Building a Legacy
Story and Photos by Jennifer Blackburn
On a cool November evening in 2004, collegiate livestock judging teams and coaches from all over the United States made final preparations for the most influential day of their collegiate judging careers—the national championship at the North American International Livestock Exposition in Louisville, Ky.
Ryan Rathmann, coaching at Texas A&M University at the time, had to make the decision which five team members from a total of 13 would have the opportunity to represent their university the following day. He stayed up the entire night praying and worrying about which five he would choose to compete.
One member, Dustin Warren, had not performed well in practice during the road trip from College Station, Texas, to Louisville, but from a compelling notion within, Ryan woke Warren at five in the morning the day of the contest, looked him straight in the eyes and asked if it was his day. Ryan said Warren always knew when he was ready, and he never had anyone look at him the way Warren did that morning.
Warren exceeded expectation and the team won. After the banquet, Warren called his mom, overwhelmed with emotion, and told her it was the best day of his life. Ryan, with tears in his eyes, said, “I will never forget that day.”
Ryan’s success is truly measured by the philosophy that teams are remembered by how they finish the year in Louisville. He said his greatest hope for team members is their experience and accomplishments from livestock judging will promote greater success and character development later in life.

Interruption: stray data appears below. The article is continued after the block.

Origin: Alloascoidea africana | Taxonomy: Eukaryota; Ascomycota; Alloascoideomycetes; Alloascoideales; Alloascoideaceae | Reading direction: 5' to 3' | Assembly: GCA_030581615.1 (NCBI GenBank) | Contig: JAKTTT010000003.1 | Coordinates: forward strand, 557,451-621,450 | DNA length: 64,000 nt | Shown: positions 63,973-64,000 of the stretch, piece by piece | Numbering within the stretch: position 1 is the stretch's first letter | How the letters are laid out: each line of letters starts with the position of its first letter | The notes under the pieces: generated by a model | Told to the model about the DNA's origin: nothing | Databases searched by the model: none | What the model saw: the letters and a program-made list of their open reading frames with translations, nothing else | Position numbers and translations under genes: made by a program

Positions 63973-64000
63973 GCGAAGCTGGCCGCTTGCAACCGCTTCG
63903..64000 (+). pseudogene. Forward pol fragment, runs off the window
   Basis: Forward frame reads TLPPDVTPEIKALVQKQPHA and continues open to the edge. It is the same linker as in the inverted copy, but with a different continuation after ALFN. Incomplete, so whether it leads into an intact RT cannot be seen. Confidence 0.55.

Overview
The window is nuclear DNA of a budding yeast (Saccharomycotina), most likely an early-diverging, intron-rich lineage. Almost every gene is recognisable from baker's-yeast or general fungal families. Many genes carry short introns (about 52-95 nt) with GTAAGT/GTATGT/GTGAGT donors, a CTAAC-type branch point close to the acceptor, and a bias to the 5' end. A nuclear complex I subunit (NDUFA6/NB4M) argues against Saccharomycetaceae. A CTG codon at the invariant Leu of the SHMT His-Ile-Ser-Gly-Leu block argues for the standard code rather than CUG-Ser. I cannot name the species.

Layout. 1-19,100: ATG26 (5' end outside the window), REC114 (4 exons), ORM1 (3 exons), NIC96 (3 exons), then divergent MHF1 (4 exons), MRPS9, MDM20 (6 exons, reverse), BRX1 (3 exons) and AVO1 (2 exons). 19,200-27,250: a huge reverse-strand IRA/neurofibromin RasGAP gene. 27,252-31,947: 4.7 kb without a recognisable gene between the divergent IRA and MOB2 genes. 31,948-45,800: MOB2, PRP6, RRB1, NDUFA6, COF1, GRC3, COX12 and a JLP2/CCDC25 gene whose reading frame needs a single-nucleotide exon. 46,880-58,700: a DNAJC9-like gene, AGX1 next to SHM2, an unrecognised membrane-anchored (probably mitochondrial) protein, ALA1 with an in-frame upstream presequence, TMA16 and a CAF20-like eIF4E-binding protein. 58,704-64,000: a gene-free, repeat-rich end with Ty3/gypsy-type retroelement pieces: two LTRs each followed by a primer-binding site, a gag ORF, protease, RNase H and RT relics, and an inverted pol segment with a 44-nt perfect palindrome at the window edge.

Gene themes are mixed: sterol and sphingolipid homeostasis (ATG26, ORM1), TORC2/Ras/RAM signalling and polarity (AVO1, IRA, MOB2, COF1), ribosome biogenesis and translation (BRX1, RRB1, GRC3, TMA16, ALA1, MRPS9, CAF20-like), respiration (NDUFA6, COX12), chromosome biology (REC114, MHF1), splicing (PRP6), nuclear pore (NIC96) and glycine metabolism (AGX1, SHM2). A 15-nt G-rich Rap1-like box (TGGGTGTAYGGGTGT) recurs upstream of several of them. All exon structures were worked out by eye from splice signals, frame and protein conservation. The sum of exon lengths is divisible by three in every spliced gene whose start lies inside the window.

Two years later, Ryan made the transition from Aggie to Red Raider, but his goals and objectives have undoubtedly remained the same.
“What I enjoy the most,” he said, “is the development of relationships with members from my teams.”
“I’m still young, so I have accumulated a network of over 70 kids that I have mutual respect and friendship with,” he said. “I would stand behind any of them and hope they would do the same for me.”
Ryan has coached teams for six years now, and each have won the national title—giving him the honor of becoming the most successful collegiate livestock judging coach of all time.
Dr. Scott Schakke, coach at Kansas State University, was tied with Ryan for the most Louisville wins until last fall when Ryan’s team clenched a sixth national title, but in retrospect, no other coach has gone undefeated like Ryan. Not to mention, since his tenure at Tech, he has coached three consecutive national champion meat animal evaluation teams. Yet, even with tremendous success, his peers admire his selflessness.
“I try to conduct myself with more humility and always prioritize the interest of students to a much greater degree than myself,” he said. “I firmly believe there is more support for the judging teams at Tech than any other university in the nation. Students are put first here.”
Ryan developed his own passion for production agriculture at a young age as he grew up on a cow calf operation in Bastrop, Texas.